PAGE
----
Getting My Child’s Juvenile Record Expunged
Some young people make bad choices and wind up with a criminal record, which can, in turn, cause them serious problems later in life. However, in Connecticut, it is often possible for juveniles to have their criminal records expunged, meaning that all (or most) of the offenses will be erased as if they had never existed. That said, not every juvenile record is eligible for expungement or sealing, and it is important that you be able to understand the options that you and your child may face.
Three Routes Through The Legal System
Whether or not your child’s record can be expunged will largely depend on how the offense or offenses were disposed of by the Connecticut legal system. Your child will be assessed under one of three categories in the legal system, depending on the offense they have committed. They may have their case adjudicated in juvenile court, where they will be referred to as a juvenile offender; they may have their case removed to adult court and receive special “youthful offender” protections, or they can, if the offense is deemed serious enough, be tried as an adult, and have to navigate the court system as any other adult would.
Each of these three categories can lead to a different outcome in terms of having one’s record expunged. A juvenile offender is not technically convicted of a crime; rather, they are adjudicated delinquent, and unless they commit further crimes requiring the supervision of the juvenile justice system (generally the Superior Court or the Department of Children and Family Services), those delinquencies can be erased automatically after two years. Juveniles are generally seen to merit the most second chances.
Youthful Offenders and Class A Felonies
Youthful offenders - juveniles whose cases have been removed to adult court, but who still are granted protections befitting their youth - can also have a relatively easy path to expungement, assuming they do not commit any further crimes after their initial indiscretion. If a youthful offender is not a convicted felon by the age of 21, their record will be erased. It is also important to keep in mind that youthful offender status is not the same as an arrest or having committed a crime, so in the future, a youthful offender can answer ‘no’ to that question on an application.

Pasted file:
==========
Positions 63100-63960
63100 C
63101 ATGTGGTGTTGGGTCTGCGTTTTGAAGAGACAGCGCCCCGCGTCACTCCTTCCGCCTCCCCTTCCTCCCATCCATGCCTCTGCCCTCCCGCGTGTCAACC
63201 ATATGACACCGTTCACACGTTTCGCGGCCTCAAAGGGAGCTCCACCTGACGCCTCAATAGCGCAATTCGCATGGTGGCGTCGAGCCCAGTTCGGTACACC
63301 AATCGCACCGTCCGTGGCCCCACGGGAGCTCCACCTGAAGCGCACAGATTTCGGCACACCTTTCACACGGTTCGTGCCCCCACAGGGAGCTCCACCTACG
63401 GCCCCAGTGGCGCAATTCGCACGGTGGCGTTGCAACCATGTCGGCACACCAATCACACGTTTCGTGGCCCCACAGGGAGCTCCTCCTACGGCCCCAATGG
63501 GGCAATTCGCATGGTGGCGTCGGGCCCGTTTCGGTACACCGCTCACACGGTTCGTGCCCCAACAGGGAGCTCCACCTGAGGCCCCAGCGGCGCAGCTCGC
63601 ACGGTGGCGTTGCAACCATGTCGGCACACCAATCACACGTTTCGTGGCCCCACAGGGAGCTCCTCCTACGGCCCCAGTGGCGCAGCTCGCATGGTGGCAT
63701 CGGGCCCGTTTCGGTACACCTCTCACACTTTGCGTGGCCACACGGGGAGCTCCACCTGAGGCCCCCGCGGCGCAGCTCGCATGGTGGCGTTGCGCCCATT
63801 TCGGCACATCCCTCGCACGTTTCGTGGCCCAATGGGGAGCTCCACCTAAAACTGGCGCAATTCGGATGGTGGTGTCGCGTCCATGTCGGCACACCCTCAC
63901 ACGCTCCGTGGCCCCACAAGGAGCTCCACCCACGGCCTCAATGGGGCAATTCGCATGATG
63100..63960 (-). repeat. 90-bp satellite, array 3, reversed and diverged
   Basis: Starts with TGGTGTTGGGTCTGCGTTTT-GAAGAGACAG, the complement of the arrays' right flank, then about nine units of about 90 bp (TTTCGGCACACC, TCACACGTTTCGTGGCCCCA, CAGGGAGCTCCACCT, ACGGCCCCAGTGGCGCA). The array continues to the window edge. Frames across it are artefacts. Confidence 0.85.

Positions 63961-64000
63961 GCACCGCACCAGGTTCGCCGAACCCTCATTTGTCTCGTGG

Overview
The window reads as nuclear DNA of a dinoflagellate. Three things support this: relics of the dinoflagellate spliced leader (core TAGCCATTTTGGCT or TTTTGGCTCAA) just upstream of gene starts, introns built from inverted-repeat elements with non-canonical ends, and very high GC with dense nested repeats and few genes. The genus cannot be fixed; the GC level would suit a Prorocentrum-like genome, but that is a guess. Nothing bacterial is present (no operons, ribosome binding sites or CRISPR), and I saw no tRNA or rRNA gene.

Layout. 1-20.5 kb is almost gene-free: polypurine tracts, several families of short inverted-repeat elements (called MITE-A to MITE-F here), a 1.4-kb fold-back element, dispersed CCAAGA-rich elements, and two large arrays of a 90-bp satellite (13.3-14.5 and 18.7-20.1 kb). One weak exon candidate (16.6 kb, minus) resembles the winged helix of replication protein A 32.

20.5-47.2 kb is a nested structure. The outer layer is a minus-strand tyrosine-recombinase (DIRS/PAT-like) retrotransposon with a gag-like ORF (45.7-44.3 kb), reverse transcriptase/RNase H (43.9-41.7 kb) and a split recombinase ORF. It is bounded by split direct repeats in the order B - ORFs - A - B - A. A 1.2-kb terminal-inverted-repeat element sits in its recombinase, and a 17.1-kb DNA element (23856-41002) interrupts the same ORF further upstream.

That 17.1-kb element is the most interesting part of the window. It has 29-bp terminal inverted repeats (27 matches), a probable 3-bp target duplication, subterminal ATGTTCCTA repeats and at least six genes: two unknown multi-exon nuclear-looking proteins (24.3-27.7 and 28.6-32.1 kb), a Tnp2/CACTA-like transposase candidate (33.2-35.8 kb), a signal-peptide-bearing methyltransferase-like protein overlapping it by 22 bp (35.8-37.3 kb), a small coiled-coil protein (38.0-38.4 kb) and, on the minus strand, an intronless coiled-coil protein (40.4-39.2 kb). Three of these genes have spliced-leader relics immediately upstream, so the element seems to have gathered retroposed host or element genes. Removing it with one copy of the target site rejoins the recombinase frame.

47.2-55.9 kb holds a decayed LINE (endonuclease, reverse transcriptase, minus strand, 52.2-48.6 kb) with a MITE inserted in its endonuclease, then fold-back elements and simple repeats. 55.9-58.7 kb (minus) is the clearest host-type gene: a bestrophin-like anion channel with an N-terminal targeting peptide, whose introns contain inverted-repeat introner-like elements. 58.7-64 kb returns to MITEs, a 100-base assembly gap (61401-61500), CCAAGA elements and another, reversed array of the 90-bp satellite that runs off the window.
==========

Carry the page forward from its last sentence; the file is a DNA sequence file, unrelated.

If your child has committed a Class A felony like homicide or sexual assault - which are specifically exempted from youthful offender status - they will almost certainly have to go through the adult court system, in exactly the same manner as an older person would. The Board of Pardon and Paroles is the agency that handles requests to expunge records of convictions in state court, and the process is much more drawn out and difficult than it is for juvenile or youthful offenders.
Can a Fairfield County Juvenile Justice Attorney Help?
It can feel like the world is ending if your child is in trouble with the law, but with a zealous and experienced Stamford juvenile justice lawyer on your side, you and your family can be certain that their rights are protected and the most appropriate outcome will be sought. The Law Offices of Daniel P. Weiner has handled many juvenile cases, and Attorney Weiner is ready to put his experience and knowledge to work for you. Contact the office today at 203-348-5846 for a free consultation.